Things You'll Need
1/4 cup vinegar
Two teaspoons salt
One tablespoon baking soda
Serious coin collectors do not clean coins, since in most cases, the cleaning job will lessen the coin's value. Most of the change in your pocket, however, is worth only the amount stamped on it. But cleaning pennies can be an interesting science experiment. Try cleaning some pennies minted before 1982 and some that were minted after, and see the difference. The pre-1982 pennies were made with more copper, and the chemical reaction is more intense.
Put two teaspoons of salt in a bowl. Pour 1/4 cup of vinegar into the bowl and stir until the salt is completely dissolved. Drop a handful of pennies into the bowl, making sure they do not touch each other. Let sit for five minutes. While the pennies are still in the bowl, scrub any remaining tarnish off with a soft toothbrush.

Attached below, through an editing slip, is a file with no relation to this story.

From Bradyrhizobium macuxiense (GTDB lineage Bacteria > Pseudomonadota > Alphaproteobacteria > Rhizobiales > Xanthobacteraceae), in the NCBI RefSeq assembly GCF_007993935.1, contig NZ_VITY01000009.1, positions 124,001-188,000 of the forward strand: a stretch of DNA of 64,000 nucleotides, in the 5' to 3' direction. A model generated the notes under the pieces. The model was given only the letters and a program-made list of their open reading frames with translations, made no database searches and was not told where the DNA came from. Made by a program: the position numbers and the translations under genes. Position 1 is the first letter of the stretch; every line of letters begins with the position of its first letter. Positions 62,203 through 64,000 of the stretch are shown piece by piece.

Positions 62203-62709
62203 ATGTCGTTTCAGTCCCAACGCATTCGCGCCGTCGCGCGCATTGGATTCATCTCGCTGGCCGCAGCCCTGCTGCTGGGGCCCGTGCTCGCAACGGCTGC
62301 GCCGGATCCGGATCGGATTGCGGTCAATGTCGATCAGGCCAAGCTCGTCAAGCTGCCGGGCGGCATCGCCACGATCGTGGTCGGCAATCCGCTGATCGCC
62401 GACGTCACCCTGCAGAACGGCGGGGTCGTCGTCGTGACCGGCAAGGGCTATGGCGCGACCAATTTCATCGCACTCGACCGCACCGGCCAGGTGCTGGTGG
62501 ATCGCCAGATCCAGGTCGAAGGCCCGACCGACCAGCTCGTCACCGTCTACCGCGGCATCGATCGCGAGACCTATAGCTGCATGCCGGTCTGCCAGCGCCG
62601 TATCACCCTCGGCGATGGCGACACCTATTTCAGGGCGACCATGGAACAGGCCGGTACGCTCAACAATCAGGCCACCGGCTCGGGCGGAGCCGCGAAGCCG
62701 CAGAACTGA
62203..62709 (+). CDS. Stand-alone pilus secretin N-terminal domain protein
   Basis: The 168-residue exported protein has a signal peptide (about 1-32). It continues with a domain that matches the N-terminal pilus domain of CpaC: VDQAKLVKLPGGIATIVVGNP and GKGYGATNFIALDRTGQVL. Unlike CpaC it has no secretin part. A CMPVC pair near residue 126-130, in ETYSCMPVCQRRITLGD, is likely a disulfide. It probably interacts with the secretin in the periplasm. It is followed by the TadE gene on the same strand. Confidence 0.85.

Remove the pennies from the bowl and rinse thoroughly in warm water. If you do not rinse completely, the vinegar and salt will cause the penny to be encrusted in a blue-green substance. The copper will react with the acetate in the vinegar and some sulfur in the air, causing the penny to be covered with blue copper sulfate and green copper acetate.
Create a paste with two parts baking soda to one part water. Use a microfiber cloth to rub the paste over the pennies. This will bring the shine back to the penny. Rinse the pennies thoroughly and dry them with a soft towel.